You can join the US group here; remember that you can find groups all over the world here.

Two things I love about this project are that it helps to save the lives of tiny babies, and it’s available all over the world. So if you’re ready to help preemies, wherever you are, why not consider making octopuses for preemies?


Leave a Reply

Your email address will not be published. Required fields are marked *

21 Comments

  1. This is a great idea. I am going to knit these though, knitting tends to be tighter I find. Whatever works though. B)

  2. Where is a link to get the ๐Ÿ™ if you are having premies? Iโ€™m in the hospital with preeclampsia at 29w and my twins are coming any day now. Iโ€™d love my babies to benefit from this program!

    1. Hello Amanda! If you are in the US, once your twins arrive you can send a message to Sharon (the adminstrator of the Octopus for a Preemie US Facebook group) to put in a special request. You can reach her Facebook profile and send her a direct message here. Note that they ask that special requests be made only for babies in the NICU, not those in utero. Good luck with your lovely twins! โค

    1. I would love a knitted version myself, but it’s really hard. I’ve tried to design one myself, and getting knitted fabric to have the characteristics required by the group is REALLY tough. Maybe some knitting design genius will be able to figure it out someday. I hope so!

  3. Hi, I just wanted to thank you for getting the word out. I hope loads of knitters and crocheters join a facebook group and make octopuses.
    By the way, the plural of the word is octopuses, even if it sounds weird.

    1. Hi Dolores! Thanks for commenting. I hope the Facebook groups have seen an upsurge in interest since this was published.

      I did not know that was the proper plural for octopus! Is octopi correct at all, or have I been using a made-up word all my life? lol

      1. Both Octopi and Octopuses are correct when talking of the plural for Octopus, according to both the Merriam-Webster and the Oxford English Dictionary. So both of you are correct, I guess it just depends on where and when you learnt it at school.
        Whatever is used, just want to say thanks for the info, what a wonderful thing we can do for these little ones and their families.

  4. I live in Canada and want to make preemie baby clothes for babies that pass on. I am in BC. Do you know of any that will take these clothes, or is there an organization that I can make them for.

    1. Hi Lynn! I don’t know of any charity that specifically takes such items in Canada. However, you might want to check out this organization: The Compassionate Friends of Canada. It’s an organization specifically for bereaved parents. They may be able to point you in the right direction. Good luck!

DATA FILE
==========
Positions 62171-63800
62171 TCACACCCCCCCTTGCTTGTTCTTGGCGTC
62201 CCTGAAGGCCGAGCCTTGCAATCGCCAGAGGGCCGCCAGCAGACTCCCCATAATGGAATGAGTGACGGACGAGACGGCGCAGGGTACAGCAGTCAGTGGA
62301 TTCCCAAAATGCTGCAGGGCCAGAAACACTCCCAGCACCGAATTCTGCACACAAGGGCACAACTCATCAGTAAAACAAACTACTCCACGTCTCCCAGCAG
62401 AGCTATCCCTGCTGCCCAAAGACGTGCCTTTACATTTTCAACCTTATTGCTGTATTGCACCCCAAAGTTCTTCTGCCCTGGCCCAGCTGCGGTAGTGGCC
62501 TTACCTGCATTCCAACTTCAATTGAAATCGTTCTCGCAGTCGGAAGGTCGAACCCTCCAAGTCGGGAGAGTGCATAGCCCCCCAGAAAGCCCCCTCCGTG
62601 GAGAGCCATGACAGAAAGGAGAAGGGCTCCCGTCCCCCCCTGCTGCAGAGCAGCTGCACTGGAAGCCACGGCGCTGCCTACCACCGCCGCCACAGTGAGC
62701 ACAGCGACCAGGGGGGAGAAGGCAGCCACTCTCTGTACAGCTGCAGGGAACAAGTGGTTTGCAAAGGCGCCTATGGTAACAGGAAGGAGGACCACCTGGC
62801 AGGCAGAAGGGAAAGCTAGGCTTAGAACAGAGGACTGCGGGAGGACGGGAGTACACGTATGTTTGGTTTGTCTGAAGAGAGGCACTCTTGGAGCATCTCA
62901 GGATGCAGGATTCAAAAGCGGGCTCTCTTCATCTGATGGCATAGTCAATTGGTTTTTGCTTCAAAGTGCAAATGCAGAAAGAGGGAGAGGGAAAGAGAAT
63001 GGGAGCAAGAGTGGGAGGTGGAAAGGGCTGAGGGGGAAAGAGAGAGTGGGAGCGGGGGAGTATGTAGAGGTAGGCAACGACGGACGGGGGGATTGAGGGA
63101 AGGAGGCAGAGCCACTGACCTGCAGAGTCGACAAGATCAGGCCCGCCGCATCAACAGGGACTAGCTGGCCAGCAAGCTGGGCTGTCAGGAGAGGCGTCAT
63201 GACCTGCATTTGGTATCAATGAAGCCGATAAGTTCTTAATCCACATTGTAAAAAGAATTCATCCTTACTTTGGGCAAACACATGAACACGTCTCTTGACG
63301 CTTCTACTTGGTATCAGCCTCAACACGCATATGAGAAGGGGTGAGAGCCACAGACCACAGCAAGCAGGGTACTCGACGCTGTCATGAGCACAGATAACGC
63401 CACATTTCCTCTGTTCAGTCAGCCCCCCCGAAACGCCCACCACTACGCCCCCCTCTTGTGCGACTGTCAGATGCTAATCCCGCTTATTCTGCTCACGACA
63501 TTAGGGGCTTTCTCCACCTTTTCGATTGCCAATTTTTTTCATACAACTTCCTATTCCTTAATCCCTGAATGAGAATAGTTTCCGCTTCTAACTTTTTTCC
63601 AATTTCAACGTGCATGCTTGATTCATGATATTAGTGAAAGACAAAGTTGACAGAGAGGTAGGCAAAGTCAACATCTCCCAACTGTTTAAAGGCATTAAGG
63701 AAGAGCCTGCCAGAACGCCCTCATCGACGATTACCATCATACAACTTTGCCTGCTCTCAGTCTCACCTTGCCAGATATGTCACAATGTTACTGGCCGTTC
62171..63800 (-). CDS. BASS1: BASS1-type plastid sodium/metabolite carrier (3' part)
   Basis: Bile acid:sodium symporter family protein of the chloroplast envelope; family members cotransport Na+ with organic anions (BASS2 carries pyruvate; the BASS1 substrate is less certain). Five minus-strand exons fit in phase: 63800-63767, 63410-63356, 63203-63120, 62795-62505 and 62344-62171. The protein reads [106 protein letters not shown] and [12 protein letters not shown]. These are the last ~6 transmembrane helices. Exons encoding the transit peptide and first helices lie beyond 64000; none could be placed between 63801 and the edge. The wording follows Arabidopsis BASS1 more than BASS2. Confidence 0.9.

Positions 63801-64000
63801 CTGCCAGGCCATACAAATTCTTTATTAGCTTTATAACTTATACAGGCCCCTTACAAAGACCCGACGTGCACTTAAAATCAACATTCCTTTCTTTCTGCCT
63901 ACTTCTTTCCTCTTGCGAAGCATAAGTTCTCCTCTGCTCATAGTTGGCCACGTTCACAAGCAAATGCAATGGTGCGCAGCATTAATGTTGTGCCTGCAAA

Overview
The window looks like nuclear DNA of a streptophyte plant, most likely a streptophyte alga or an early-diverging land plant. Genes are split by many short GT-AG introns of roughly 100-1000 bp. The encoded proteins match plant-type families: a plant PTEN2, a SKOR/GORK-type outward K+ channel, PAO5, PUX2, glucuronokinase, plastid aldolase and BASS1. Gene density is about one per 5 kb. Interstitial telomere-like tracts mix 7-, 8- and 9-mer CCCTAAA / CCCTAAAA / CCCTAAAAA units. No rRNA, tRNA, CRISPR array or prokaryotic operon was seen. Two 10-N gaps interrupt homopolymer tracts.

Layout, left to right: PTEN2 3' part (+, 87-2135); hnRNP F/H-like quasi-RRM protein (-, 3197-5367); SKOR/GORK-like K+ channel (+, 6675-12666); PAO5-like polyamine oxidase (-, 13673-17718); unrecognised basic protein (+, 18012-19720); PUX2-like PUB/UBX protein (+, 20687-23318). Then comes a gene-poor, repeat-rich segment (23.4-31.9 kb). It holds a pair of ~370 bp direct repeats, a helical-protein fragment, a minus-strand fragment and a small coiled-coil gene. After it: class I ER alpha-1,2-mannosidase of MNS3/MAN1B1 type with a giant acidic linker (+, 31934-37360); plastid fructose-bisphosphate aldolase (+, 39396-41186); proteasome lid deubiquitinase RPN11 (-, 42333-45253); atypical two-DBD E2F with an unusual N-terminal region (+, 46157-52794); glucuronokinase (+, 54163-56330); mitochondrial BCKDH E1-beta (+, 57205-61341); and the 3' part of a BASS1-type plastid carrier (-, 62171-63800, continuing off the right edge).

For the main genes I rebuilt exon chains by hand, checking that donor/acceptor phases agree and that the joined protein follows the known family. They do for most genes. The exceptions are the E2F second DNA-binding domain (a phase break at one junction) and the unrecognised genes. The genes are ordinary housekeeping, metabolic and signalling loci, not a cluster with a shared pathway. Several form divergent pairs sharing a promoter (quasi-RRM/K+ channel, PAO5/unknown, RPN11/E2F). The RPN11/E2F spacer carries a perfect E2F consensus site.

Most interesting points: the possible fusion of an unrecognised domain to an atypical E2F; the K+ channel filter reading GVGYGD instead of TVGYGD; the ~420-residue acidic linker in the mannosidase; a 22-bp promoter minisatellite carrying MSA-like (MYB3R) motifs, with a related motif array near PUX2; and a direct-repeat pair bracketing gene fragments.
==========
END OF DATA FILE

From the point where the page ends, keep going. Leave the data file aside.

5. Or they could take it home with them when they go. That way only the one baby touches it.

    1. I believe in most of these hospitals the octopus does indeed go home with the baby after s/he leaves the hospital.

  6. Hi,
    What a great idea.
    I couldn’t crochet,to save my life, but I can knit.So where is the pattern please?
    Thank you. ๐Ÿ™‚

    1. Iceni, if you are in the U.S. you can join the U.S. Facebook group I linked to above, and you can access the knitting pattern in their files.

      If you live elsewhere, click here http://mynomadhome.com/the-octopus-for-a-preemie-project-a-list-of-countries-and-their-websites/ and find the group for your country. When you join the group for your country, you’ll be very likely to find the knitting pattern.

      If that’s not the case — if you join a group and discover they don’t have a knitting pattern – please e-mail me at NHaschke(at)www.knittingforcharity.com . I’ll get you hooked up. ๐Ÿ™‚

    2. Thanks for getting back to me so quickly. I am waiting for a reply from the other end of Canada, doesn’t seem to be a group on the Prairies.So will wait and see.
      Thanks so much.
      Keep up the great work.
      Bless

      1. There are some hospitals in the prairies however Canada does not yet have an approved knitting pattern as the stitches are hard to get tight enough with knitting.

  7. My niece is a NICU (neo natel intensive Care) nurse. She said their hospital doesn’t allow any stuffed animals as they cannot be kept germ free. Perhaps each hospital is different

    1. Hi Lori, yes, I would imagine each hospital is different. As I understand it, each Octopus for a Preemie group works with a set number of hospitals, and they invite other hospitals to request octopi as well. I do know that each group has very stringent procedures to ensure that the octopi doesn’t risk the preemies’ health in any way. Thanks for commenting!